Facing higher transportation costs at a time of surging demand is prompting the nation’s leading discount retailer to bring more of its transportation in-house. After successfully moving 20% of its freight via private fleet in 2020, Dollar General is seeking to step up its own fleet to mitigate soaring freight costs. Dollar General’s profit and gross margin expanded year-over-year in the latest quarter but higher shipping rates weighed on the bottom line, the company said.
In a recent McKinsey survey of CPG companies, 80% said they did not expect transportation costs to decrease this year from 2020’s elevated levels.
The expansion comes as Dollar General is increasing its store network in the U.S. and building up its DG Fresh program, which aims to shift distribution of refrigerated goods to the company’s own trucks, COO Jeff Owen said in a March 18 earnings conference call.
Dollar General has expanded its private fleet substantially since its inception in 2016. According to the WSJ, the private fleet has grown to more than 700 trucks and 550 drivers and handles 13% of the company’s outbound dry transportation and 48% of its outbound transportation of fresh products. Owen expressed DG’s plans to expand its private fleet by 20% over the 2020 year-end totals.
Volatility in trucking markets has prompted shippers to assess different ways of securing reliable capacity. For DG, that means more reliance on in-house transportation, but that’s certainly not the only option. Some retailers are looking to diversify their transportation partners to avoid delays and secure truck space. Others are debating streamlining their transportation needs by signing over their private fleets to logistics specialists. J.B. Hunt, KAG and other dedicated trucking companies have seen the pipeline begin to fill with potential fleet-conversion customers.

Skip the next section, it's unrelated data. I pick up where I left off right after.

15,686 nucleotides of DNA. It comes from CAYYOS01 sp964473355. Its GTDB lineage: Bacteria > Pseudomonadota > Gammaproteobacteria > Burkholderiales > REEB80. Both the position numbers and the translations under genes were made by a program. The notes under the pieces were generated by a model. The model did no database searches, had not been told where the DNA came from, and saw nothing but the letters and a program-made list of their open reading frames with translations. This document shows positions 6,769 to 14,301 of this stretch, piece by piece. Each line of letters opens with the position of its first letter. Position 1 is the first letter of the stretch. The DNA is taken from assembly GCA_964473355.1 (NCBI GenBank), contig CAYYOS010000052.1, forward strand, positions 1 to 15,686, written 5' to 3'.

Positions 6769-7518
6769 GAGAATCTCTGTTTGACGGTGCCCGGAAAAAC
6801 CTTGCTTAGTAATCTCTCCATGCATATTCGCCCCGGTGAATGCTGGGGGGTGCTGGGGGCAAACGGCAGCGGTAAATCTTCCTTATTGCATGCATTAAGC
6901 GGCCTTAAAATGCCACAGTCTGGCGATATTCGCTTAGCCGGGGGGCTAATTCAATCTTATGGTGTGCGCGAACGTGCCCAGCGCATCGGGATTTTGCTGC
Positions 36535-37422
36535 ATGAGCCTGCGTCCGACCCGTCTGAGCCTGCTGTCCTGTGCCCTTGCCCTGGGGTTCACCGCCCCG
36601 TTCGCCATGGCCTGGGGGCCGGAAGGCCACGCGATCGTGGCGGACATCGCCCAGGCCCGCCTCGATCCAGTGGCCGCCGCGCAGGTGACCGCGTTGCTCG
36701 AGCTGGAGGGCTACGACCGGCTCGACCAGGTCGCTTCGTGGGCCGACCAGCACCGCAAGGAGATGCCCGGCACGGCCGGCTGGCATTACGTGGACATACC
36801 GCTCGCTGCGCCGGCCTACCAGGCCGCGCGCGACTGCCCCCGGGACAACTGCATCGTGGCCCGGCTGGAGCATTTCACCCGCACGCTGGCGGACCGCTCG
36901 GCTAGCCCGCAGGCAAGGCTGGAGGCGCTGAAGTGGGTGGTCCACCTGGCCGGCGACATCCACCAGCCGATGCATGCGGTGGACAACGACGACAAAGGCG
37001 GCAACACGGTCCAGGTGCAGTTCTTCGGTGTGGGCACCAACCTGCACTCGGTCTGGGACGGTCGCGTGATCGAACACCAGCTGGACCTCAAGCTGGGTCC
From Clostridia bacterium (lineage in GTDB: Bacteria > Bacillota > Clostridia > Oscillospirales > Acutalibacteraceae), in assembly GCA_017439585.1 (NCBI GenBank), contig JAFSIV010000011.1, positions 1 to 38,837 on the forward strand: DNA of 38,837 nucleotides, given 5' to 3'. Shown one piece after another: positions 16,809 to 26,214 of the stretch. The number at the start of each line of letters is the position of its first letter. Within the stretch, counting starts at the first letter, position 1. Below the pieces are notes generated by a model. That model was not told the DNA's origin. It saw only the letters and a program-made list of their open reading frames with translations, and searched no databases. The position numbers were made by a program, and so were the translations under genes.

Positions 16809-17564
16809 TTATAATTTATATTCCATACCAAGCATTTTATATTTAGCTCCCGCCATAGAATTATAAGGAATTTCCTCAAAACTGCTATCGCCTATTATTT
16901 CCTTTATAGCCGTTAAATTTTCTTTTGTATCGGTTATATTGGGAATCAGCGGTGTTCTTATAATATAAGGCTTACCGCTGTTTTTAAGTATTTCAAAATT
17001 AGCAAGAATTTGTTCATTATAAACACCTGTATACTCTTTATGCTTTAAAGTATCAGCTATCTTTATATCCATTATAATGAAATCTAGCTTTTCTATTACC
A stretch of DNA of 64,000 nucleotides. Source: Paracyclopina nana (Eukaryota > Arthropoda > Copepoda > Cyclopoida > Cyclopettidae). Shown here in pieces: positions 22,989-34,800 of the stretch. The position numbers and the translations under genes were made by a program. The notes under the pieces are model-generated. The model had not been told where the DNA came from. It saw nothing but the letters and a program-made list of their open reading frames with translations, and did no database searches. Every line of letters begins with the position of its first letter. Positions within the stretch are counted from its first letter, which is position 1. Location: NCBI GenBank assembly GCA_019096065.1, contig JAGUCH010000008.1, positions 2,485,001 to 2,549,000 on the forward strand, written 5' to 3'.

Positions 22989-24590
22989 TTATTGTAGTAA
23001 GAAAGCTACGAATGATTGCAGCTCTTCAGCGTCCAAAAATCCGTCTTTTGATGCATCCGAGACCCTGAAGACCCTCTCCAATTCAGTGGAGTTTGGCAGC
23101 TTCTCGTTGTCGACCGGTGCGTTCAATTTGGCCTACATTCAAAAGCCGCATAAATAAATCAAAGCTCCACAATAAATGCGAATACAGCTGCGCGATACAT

While the pandemic likely played some role encouraging the trend away from private fleets toward dedicated or contract carriers, the real motivating factors for retailers are the simple realities of running trucks. It’s not easy and it’s definitely not cheap. But Dollar General believes it has what it takes to scale and manage a larger fleet. And if the past five years say anything about its future, I’d say its move is founded on solid performance. While Dollar General was ramping its private fleet over the past five years, the company has also been opening stores left and right and expanding margins.
One potential headwind: There seems to be a train departing from the DG supply chain division, and it’s leaving with some meaningful passengers. Mike Kindy, Dollar General’s top supply chain executive, plans to retire from the company on April 15, Dollar General said last week. Also, DG’s senior director of supply chain strategy and planning left the company this month to help solve bigger supply chain problems at Peloton.
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